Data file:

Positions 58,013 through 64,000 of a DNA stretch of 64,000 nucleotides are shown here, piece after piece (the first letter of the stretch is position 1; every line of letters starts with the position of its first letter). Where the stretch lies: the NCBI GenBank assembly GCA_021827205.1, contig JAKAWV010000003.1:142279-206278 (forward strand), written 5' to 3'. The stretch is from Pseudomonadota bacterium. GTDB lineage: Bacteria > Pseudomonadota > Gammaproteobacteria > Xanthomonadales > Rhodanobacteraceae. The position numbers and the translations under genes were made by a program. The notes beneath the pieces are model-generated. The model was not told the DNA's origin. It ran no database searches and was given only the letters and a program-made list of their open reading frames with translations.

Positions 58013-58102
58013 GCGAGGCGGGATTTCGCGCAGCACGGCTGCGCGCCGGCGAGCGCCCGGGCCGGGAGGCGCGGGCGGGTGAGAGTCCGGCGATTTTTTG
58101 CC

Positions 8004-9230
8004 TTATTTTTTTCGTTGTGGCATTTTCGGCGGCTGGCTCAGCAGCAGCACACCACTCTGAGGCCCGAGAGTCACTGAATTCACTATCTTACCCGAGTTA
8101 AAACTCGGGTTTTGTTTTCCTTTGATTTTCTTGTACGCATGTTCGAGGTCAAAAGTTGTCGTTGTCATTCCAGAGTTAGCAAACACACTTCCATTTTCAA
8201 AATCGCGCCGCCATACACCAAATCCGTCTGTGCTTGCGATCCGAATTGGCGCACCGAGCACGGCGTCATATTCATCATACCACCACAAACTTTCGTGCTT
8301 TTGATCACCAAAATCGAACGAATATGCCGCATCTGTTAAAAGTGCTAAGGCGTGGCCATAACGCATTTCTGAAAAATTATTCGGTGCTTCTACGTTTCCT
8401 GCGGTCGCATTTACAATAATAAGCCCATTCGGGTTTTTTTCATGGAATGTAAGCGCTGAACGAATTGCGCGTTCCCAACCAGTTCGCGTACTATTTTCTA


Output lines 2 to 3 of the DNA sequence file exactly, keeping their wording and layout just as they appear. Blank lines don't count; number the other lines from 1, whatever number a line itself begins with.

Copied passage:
Positions 58013-58102
58013 GCGAGGCGGGATTTCGCGCAGCACGGCTGCGCGCCGGCGAGCGCCCGGGCCGGGAGGCGCGGGCGGGTGAGAGTCCGGCGATTTTTTG